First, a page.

In the early part of the previous decade you weren’t any one unless you had read Dan Brown. Seriously you could have your New Zealand residence revoked if you had not read the Di Vinci Code. It was the new literary zeitgeist, and at the time I hadn’t seen this much excitement hit adults over a book since Harry Potter.
Being the curious animal I am, I borrowed a copy and read it
My most memorable moment of that book was muttering out loud “If there is one more bloody flash back I’ll rip this bloody book in half!” to which the actual owner of the book said “Oh no you won’t”
I returned to the flash backs shame faced.
So no I did not enjoy the Di Vinci Code. To me it was a pulp version of Umberto Ecos Foucaults pendulum, which if you like Eco, then I would recommend it. But Dan Browns Di Vinci Code left me cold. I found the plot ludicrous, and I found the writing sloppy.
When I heard that they were making a movie, and logically they would, I had no interest to see it. Then when they made a prequel of one of Mr Brown’s earlier books, I had even less inclination to spend my hard earned silver at the cinema watching it. You can imagine my unbridled joy to know that both movies are in H’s collection.
Lets move to a synopsis:
The Pope is dead and the next candidates in line have been kidnapped by a secret society, the Illuminati. The church persecuted the Illuminati in the middle ages and now they want revenge. The Illuminati have also stolen some anti matter from the CERN science facility located in Switzerland, where the large hadron collider is. The Illuminati are going to use the anti matter to create a bomb to enact their revenge on their ancient enemies.
The Vatican police recruit Robert Langdon (Tom Hanks), a professor of religious iconology and symbology at Harvard University, who is also the most prominent scholar of Illuminati history. Langdon with help from Camerlengo McKenna (Ewan McGregor), Vittoria Vetra, a scientist from CERN (Ayelet Zurer) ,and inspector Olivetti (Pierfrancesco Favino) race against timeto save the cardinals from being murdered, and Vatican City blown up.
It is directed by Ron Howard and written by David Koepp and Akiva Goldsman, The first writer did Spider Man and then wrote a whole parcel of bad scripts after that. Goldsman wrote I Robot and episodes of Fringe the TV show. Both of which I enjoyed.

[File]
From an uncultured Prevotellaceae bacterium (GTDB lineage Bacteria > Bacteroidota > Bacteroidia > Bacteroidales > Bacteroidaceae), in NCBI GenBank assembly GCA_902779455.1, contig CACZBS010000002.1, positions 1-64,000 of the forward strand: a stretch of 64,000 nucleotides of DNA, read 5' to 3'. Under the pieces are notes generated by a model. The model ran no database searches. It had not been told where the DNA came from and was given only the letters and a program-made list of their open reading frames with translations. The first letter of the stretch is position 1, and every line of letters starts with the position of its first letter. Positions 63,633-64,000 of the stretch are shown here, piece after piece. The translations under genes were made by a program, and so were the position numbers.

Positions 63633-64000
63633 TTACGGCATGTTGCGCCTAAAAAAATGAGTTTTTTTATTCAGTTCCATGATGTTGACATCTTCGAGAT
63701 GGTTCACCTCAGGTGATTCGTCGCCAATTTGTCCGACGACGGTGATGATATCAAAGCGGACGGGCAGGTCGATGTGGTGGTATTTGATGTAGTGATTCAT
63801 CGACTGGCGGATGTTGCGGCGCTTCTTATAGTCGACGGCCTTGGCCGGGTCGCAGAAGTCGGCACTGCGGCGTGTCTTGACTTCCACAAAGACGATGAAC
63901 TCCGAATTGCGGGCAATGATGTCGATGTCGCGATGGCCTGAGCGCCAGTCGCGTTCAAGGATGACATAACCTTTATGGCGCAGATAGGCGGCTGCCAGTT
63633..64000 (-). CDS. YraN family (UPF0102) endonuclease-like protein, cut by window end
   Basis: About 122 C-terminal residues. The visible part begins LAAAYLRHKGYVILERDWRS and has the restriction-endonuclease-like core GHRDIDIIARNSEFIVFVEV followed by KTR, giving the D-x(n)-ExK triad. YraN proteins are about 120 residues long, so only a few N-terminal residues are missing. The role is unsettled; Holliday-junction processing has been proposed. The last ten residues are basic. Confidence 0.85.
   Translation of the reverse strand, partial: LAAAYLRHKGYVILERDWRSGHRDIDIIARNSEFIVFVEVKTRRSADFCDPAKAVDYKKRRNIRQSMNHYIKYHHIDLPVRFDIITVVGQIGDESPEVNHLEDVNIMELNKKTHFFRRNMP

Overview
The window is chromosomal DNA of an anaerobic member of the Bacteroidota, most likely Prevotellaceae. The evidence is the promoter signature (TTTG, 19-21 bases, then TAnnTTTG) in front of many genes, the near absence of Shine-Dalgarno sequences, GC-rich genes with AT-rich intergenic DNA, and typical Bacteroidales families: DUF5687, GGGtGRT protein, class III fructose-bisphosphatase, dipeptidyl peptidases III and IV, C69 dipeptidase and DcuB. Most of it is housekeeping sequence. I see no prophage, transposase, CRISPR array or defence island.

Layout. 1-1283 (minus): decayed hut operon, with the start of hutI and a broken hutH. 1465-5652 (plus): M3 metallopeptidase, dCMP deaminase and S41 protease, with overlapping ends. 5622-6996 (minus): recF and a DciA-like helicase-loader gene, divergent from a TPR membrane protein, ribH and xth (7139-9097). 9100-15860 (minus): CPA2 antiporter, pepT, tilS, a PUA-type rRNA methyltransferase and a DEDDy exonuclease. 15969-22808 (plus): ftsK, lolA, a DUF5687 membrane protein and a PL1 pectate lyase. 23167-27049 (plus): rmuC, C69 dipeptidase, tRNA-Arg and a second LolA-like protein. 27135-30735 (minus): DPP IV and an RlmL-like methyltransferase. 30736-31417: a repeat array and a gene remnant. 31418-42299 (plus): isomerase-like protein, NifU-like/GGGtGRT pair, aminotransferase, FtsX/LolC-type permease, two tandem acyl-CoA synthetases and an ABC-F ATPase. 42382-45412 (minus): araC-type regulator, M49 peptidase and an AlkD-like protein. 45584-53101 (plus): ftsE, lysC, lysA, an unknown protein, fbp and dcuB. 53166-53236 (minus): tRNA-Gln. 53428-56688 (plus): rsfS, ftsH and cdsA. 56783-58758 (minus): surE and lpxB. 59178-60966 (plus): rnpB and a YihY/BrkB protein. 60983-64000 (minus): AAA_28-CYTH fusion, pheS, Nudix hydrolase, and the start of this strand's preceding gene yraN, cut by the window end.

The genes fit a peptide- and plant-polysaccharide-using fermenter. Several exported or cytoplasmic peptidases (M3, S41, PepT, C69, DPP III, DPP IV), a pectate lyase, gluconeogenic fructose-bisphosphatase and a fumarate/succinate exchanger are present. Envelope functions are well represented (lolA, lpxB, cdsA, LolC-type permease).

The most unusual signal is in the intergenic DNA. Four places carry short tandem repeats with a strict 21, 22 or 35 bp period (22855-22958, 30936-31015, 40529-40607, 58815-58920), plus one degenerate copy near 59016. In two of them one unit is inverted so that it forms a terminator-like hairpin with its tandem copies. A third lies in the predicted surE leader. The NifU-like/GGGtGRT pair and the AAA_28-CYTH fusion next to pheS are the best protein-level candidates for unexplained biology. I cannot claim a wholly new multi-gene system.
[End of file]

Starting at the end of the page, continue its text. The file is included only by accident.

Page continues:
Prior to this, and despite a reasonable cast and good director, the film just didn’t interest me, as I have mentioned earlier. My experience with Brown did not interest me in his writing or anything associated with his work. I suspect that he is playing to the general trend of anti-Christian sentiment to gain popularity by demonising (no pun intended) the Catholic Church. I could be wrong in this, but given the history of the Church, why would you need to invent stuff about them.
As a student of history I do not like people inventing or changing history in a way that I think is inappropriate. The use of artistic licence obviously assists with a good narrative, and can assist in the transition form one medium to the other. Also a tweak here and there can create marvellous opportunities for story telling.
|Kayne West revealing the secret of his success|
But this sort of invention annoys me. The premise that the church burned the Illuminati to death in the fourteenth century is completely untrue, and is historical slander. Not to a scale of U571, but it makes me cringe to know people are quoting this movie to demonise the church. Even though the film itself portrays the Vatican characters in a sympathetic light.
But in saying all that, the film was enjoyable to watch. With such a strong cast the performances were very good. I thought McGregor’s performance was excellent, and he stole pretty much most of the scenes. The film was shot in Vatican city and Rome, the setting adding to the drama of the work . The story pacing was good, if the story itself was a bit ludicrous. Normally that sort of thing makes me detach, but the movie did still manage to hold my focus until the finale. I suspect if you had a weaker cast this would have bombed, as it was it was not a great critical or financial success. It was a lot better than I expected, and depending on your taste a very enjoyable movie. I was pleasantly surprised. I think you will be too.
Five and a half Monkeys from me.